Protect Your Home Against Wildfires

A public service announcement from our friends at Project Wildfire

How Can You Increase Your Chances of Your Home Surviving a Wildfire?

With the hot summer days and predicted thunderstorms, the potential for a wildfire in central Oregon is much higher in the coming days and weeks. It is never too late to create defensible space around your home. Central Oregon has been in fire season now for a few weeks and Project Wildfire wants to remind residents that YOU are our greatest resource when it comes to protecting homes and neighborhoods. With some simple steps you are able to protect your home and community from a wildfire.

Remember to keep your defensible space defined, keep grass and weeds cut low and always be prepared to respond to wildfire. With this in mind, Project Wildfire urges you to take a look around your property in the “home ignition zone” where glowing embers can ignite spot fires and vulnerable areas like decks, patios and fences that can spread flames to your home. The greatest risk of homes catching fire during a wildland fire event is from the advancing ember shower that can reach your property long before an actual flame front.

“The strong winds that are produced by a large fire can push embers up to 3 miles away. These embers are “firebrands” that can ignite items such as patio furniture cushions, pine needles on your roof and weeds that have grown too tall,” says Alison Green, Program Director for Project Wildfire. “Firefighting resources are limited so it’s up to individual residents to take responsibility for the defensible space around their homes and outbuildings,” she adds.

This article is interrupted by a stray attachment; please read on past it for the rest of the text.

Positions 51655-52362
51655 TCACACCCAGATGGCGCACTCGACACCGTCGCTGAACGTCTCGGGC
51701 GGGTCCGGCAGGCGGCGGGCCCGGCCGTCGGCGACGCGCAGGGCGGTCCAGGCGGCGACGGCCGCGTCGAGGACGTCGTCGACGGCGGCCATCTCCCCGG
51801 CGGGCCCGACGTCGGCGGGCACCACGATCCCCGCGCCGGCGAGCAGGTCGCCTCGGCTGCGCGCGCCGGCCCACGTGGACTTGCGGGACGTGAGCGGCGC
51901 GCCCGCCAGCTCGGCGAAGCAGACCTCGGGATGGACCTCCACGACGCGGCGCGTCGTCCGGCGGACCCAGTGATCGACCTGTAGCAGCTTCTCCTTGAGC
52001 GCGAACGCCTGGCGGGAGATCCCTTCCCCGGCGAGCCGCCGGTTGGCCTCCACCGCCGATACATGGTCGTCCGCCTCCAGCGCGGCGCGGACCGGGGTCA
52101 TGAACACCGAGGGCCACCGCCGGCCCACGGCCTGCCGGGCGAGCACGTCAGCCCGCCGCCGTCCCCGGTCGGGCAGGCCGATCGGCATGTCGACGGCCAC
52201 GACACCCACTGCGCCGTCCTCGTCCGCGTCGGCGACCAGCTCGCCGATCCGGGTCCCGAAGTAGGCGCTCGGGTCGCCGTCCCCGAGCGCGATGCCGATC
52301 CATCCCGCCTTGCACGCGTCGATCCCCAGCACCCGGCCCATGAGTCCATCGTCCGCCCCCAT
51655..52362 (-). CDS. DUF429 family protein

To address the risk of wildfire, Project Wildfire recommends the following steps that homeowners can take right now to help protect themselves against this very real threat in central Oregon:

  • Cut all grasses and weeds to 4” or less.
  • Clear all pine needles, weeds, leaves and flammable debris from around your home including on roofs; in gutters; near fences; and on, around and under decks – anywhere where glowing embers can ignite and spread fire to your home.
  • Reduce shrubs and other “ladder fuels” around your home that can spread fire to nearby trees or structures.
  • Trim up trees to prevent the spread of fire to the upper branches, or “crowns”.
  • Remove all dead, dying and diseased vegetation around your home – maintain healthy trees and shrubs.
  • Move wood piles at least 30 feet from your home and away from combustible materials or vegetation.
  • Keep driveways clearly marked and clear by trimming trees and cutting weeds for easy access of emergency equipment.

With firefighting resources doing their best to tackle large wildfires, communities that focus on neighborhood wide Firewise ideals can not only increase an individual home’s survival, but the whole neighborhood’s.

“A neighborhood wide approach can increase the chances of homes surviving a wildfire. Creating your defensible space is not only protecting your home, it’s being a good neighbor,” Green explains. “Having the neighborhood focusing on wildfire preparedness can make your home safer over time,” she adds.

Creating whole neighborhoods that are prepared for wildfire is a large piece of Fire Adapted Communities. A fire adapted community acknowledges and takes responsibility for its wildfire risk by taking actions to address resident safety, homes, neighborhoods, businesses and infrastructure, forests, parks, and open spaces we all here in central Oregon enjoy.

Visit for more information about how you can prepare your property for wildfire season and the Plan, Prep, Go guide. Or call the Project Wildfire office at 541-322-7129.


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